A lot or a little?
The parents' guide to what's in this movie.
What parents need to know
Parents need to know that A.D.: The Bible Continues documents the violence of Jesus Christ's crucifixion in considerable detail, showing nails being driven into Jesus' hands, a spear being thrust into his side, and other bloody acts. Words such as "damned" or "shut up" are used, albeit infrequently. Some characters kiss and drink socially.
- Parents say
- Kids say
What's the story?
Picking up where the epic docudrama The Bible left off, A.D.: THE BIBLE CONTINUES tells the story of Jesus Christ's (Juan Pablo Di Pace) crucifixion and his disciples' efforts to carry on his ministry after his death, as described in the books of the New Testament. The series also explores the political and religious realities of the era through the actions of key players such as Caiaphus (Richard Coyle), Pontius Pilate (Vincent Regan), and Antipas (James Callis).
Is it any good?
This movie is grand in scope, but not always grand in production quality. A.D.: The Bible Continues marks the second time Mark Burnett (Survivor, The Apprentice, The Voice) and his wife, Roma Downey, have teamed up to bring a biblical epic to television (the first being The Bible, which originally aired on the History Channel and cast Downey in the role of Mother Mary). Downey doesn't reprise her role in A.D.; Greta Scacchi plays it. But eagle-eyed Downton Abbey fans will spot (with some amusement) that the series' beloved but bumbling Mr. Molesley (Kevin Doyle) appears here as Joseph of Arimathea, the wealthy and rather elegant man who offered his own tomb for Jesus’s burial.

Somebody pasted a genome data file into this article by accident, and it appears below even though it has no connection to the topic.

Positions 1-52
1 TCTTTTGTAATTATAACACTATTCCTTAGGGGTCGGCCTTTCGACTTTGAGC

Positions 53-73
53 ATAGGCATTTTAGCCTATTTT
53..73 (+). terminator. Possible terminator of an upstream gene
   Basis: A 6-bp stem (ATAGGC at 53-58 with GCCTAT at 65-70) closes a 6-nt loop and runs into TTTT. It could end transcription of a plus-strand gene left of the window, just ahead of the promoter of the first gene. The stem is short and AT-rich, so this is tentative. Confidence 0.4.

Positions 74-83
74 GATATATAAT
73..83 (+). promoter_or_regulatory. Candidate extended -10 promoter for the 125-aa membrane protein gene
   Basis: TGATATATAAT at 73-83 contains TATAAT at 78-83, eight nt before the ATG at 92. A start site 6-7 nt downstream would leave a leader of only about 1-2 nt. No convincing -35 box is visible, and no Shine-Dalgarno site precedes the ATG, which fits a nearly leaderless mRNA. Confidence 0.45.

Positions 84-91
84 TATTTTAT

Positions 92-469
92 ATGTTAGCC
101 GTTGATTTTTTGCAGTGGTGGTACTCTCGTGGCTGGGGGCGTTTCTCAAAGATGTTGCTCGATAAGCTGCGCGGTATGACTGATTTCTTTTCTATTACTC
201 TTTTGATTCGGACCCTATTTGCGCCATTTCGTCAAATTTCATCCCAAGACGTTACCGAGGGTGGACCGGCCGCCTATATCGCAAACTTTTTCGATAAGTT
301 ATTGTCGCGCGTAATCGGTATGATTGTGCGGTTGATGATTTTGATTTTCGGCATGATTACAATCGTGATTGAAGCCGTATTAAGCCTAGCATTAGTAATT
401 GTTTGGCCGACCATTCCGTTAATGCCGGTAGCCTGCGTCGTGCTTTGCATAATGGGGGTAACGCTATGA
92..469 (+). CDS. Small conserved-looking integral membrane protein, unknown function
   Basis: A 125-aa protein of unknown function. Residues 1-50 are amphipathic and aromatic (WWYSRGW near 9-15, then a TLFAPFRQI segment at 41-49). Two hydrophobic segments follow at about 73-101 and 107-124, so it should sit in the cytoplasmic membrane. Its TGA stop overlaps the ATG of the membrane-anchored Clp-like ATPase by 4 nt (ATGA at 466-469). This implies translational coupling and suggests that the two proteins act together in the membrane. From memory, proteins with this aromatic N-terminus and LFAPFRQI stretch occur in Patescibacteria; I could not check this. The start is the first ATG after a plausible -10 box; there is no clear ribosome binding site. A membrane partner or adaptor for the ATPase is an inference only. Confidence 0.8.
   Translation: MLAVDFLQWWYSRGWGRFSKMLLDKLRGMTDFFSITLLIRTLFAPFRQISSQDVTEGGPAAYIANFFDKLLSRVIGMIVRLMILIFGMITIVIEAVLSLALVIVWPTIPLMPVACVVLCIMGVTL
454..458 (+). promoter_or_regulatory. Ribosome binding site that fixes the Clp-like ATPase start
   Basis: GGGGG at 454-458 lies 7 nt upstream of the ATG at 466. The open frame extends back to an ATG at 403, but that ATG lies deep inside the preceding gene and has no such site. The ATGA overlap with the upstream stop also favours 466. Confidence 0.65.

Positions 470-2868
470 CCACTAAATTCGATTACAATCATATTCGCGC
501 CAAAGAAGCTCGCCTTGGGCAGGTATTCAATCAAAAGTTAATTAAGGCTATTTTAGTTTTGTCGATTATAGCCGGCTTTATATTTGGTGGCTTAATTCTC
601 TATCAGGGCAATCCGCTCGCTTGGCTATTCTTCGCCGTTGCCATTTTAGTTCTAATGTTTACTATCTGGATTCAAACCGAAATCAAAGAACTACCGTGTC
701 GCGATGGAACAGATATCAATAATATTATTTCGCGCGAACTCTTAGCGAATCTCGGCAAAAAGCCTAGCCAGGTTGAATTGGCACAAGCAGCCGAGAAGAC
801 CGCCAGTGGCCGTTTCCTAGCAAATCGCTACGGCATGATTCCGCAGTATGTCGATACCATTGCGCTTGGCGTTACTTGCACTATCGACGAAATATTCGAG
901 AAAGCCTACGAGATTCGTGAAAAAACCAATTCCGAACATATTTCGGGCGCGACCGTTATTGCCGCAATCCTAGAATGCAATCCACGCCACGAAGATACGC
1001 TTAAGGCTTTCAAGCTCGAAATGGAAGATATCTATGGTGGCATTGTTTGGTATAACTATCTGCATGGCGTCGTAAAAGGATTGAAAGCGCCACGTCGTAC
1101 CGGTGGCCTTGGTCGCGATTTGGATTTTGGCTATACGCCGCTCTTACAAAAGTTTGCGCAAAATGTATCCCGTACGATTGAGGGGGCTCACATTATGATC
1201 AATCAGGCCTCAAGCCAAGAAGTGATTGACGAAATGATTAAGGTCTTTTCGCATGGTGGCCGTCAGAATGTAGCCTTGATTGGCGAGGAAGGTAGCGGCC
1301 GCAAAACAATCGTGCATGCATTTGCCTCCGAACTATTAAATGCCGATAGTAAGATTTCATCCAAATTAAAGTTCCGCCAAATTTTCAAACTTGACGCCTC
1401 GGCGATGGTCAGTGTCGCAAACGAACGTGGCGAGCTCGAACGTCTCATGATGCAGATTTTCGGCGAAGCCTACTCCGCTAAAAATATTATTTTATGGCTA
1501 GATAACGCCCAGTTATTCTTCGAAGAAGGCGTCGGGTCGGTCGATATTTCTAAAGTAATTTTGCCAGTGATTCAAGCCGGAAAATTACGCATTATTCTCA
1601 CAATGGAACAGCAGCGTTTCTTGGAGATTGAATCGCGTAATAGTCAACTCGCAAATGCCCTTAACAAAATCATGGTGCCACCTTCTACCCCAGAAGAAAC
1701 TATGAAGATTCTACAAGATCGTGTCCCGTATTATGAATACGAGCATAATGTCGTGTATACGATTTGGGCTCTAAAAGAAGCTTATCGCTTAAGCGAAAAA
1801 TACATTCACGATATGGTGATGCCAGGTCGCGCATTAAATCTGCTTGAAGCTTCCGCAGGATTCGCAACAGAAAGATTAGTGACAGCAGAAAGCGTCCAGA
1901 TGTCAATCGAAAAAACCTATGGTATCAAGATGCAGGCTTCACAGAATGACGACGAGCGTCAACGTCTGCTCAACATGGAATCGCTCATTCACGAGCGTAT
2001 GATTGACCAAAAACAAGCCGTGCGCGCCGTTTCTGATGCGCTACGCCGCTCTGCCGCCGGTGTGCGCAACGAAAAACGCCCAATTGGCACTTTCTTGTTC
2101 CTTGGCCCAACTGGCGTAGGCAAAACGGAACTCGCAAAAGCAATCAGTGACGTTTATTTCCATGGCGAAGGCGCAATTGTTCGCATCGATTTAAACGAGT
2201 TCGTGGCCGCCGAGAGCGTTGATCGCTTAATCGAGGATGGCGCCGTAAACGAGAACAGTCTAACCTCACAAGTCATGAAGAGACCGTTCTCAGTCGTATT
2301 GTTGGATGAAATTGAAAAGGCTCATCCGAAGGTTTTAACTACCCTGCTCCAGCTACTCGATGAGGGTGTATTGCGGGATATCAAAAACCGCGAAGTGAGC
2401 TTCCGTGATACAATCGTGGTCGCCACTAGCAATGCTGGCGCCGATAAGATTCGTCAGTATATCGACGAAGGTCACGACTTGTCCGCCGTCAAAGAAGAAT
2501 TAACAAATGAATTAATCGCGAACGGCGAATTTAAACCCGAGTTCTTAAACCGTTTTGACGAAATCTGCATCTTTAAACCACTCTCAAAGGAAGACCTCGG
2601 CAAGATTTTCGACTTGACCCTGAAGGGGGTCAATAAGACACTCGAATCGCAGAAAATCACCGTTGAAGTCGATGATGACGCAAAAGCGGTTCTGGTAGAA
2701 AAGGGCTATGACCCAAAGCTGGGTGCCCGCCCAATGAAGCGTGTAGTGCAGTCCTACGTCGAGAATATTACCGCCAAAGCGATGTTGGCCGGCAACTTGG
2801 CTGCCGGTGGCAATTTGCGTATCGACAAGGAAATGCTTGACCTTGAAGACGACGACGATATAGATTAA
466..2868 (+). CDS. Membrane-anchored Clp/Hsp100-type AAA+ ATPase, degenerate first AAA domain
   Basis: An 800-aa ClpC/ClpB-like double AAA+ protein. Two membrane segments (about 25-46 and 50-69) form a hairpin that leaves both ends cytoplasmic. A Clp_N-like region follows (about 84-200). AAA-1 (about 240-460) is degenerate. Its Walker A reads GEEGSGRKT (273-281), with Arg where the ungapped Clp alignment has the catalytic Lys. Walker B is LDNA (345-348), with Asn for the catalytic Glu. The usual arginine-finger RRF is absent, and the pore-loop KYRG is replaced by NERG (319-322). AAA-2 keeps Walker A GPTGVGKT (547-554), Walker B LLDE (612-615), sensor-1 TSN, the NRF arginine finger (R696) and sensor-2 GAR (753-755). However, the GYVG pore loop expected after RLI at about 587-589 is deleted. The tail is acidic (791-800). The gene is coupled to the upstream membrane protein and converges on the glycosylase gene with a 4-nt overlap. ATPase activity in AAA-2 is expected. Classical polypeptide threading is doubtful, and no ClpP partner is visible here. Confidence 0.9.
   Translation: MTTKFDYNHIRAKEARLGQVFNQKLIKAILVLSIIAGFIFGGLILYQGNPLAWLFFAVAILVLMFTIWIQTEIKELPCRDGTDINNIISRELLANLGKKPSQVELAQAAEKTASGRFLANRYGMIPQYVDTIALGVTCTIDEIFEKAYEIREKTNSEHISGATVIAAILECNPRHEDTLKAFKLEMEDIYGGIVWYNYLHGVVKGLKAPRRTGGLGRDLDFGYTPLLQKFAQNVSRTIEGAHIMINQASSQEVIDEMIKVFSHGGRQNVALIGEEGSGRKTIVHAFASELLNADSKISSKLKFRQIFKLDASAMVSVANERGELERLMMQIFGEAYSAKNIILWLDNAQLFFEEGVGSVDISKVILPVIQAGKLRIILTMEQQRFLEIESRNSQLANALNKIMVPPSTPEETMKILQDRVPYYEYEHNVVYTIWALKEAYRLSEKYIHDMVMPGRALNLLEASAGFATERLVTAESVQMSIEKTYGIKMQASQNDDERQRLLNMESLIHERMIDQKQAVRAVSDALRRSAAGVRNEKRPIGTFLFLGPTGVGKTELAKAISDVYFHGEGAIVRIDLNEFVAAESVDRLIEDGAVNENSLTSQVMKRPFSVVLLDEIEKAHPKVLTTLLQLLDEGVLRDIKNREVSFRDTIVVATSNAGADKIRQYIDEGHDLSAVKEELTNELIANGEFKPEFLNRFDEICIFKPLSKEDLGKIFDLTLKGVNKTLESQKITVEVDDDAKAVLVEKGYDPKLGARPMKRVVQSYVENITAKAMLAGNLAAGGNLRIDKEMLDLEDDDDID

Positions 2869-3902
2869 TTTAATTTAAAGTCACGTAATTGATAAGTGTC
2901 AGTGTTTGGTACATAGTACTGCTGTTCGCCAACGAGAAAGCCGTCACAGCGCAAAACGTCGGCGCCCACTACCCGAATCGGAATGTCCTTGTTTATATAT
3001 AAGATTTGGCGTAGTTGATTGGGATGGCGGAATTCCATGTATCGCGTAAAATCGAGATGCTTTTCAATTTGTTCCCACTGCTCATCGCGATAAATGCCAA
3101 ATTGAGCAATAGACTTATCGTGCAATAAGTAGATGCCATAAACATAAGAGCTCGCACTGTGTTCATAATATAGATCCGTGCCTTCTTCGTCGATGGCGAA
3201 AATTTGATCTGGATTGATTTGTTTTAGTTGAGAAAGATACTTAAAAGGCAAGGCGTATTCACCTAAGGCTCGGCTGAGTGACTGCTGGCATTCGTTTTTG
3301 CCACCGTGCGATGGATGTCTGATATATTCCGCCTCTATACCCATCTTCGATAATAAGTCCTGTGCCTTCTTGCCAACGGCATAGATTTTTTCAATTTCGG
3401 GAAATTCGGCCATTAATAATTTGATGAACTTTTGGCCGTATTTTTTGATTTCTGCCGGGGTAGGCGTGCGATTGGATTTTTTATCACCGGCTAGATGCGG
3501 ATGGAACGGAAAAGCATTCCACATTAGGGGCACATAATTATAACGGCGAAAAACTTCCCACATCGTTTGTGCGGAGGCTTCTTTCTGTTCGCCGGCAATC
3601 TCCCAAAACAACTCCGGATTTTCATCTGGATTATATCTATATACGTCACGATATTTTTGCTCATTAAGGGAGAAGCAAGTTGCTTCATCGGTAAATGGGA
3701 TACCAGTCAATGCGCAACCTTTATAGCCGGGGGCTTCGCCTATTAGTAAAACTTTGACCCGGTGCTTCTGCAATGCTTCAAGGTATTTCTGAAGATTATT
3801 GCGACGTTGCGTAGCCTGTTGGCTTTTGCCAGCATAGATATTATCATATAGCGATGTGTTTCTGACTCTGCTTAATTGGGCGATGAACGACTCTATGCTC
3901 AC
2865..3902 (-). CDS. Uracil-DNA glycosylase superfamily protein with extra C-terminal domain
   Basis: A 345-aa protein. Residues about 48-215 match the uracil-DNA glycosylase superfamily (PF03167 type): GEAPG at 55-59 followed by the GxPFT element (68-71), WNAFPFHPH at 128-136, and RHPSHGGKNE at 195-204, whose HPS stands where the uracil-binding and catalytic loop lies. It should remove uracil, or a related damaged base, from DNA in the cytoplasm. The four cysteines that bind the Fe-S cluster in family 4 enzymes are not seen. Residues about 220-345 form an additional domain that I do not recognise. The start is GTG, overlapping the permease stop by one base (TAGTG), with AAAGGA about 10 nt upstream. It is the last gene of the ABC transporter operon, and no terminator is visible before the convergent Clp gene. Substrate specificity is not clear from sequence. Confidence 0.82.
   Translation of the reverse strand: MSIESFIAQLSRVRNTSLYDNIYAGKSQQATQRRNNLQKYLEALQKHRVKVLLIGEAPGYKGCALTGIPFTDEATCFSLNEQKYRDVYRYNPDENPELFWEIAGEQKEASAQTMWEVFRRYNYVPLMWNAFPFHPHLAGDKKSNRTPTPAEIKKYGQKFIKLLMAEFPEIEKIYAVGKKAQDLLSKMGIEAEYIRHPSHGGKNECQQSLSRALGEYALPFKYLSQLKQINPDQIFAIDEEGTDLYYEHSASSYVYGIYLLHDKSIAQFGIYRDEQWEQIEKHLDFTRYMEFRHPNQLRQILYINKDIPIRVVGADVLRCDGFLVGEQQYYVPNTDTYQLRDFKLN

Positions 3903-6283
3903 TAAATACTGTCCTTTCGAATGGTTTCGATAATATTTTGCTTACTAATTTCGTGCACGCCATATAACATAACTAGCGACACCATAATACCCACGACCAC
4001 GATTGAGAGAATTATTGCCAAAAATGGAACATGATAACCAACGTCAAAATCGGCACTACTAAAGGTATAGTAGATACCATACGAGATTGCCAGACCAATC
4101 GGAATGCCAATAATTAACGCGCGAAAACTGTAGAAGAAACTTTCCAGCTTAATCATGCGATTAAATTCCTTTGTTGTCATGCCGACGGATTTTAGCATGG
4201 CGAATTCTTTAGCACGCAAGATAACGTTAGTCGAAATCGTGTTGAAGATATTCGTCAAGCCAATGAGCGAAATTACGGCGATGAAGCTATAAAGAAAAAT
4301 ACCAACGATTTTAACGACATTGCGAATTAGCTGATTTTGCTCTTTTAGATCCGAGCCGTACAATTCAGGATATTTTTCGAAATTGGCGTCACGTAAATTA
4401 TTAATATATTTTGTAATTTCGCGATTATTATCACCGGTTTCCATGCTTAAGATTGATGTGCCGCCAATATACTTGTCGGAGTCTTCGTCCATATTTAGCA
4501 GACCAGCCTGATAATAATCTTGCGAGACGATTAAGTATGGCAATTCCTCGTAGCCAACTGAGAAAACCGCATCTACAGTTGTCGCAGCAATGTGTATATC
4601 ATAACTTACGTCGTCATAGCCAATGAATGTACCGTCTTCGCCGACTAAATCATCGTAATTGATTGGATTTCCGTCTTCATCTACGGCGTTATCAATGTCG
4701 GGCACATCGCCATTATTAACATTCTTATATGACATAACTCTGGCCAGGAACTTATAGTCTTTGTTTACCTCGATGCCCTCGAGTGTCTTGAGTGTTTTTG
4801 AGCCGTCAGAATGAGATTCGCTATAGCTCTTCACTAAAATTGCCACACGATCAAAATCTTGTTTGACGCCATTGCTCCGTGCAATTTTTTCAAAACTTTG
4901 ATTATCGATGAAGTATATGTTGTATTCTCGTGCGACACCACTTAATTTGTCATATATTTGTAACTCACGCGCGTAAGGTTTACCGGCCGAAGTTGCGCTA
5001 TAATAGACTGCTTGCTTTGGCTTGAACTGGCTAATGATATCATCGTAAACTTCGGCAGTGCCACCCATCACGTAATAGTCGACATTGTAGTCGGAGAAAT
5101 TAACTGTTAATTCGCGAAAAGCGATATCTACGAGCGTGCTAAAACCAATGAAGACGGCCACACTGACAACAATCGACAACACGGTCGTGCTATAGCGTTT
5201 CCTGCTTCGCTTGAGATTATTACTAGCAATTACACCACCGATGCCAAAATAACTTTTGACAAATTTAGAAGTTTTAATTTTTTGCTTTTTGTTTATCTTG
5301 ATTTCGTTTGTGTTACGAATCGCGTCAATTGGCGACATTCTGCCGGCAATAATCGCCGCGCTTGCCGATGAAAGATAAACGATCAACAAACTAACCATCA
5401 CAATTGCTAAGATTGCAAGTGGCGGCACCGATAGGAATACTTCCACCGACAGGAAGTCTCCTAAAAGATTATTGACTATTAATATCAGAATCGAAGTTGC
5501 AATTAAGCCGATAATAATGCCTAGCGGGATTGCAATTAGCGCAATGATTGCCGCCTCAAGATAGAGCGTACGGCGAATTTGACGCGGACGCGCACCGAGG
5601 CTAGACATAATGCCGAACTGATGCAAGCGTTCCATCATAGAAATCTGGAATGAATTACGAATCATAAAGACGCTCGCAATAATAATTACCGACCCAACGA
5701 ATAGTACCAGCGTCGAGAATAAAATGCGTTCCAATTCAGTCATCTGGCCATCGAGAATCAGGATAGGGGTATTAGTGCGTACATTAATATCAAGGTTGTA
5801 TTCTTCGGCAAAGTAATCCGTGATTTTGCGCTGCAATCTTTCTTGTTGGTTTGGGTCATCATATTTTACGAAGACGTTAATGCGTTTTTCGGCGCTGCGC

The series gets points for sticking closely to its source material and promoting positive messages that, though steeped in Christian tradition, have widespread appeal -- among them faith, hope, love, and loyalty. But viewers who don't come from a Christian background aren't likely to care about (or, in some cases, even understand) what they're seeing on-screen, especially since A.D.'s Jesus is the character who lacks the most depth and, by extension, feels the least relatable.
Talk to your kids about ...
Families can talk about the intended audience for A.D.: The Bible Continues. Who's the most likely to watch? Is being a Christian a prerequisite to understanding and enjoying it?
How does the depiction of Christ's crucifixion and the events that followed it in A.D.: The Bible Continues compare to other depictions? Does it do anything differently? If not, why revisit a story that's been told so many times?
The violence in A.D.: The Bible Continues is realistic, but at what point does realistic become gratuitous? How much blood is too much?
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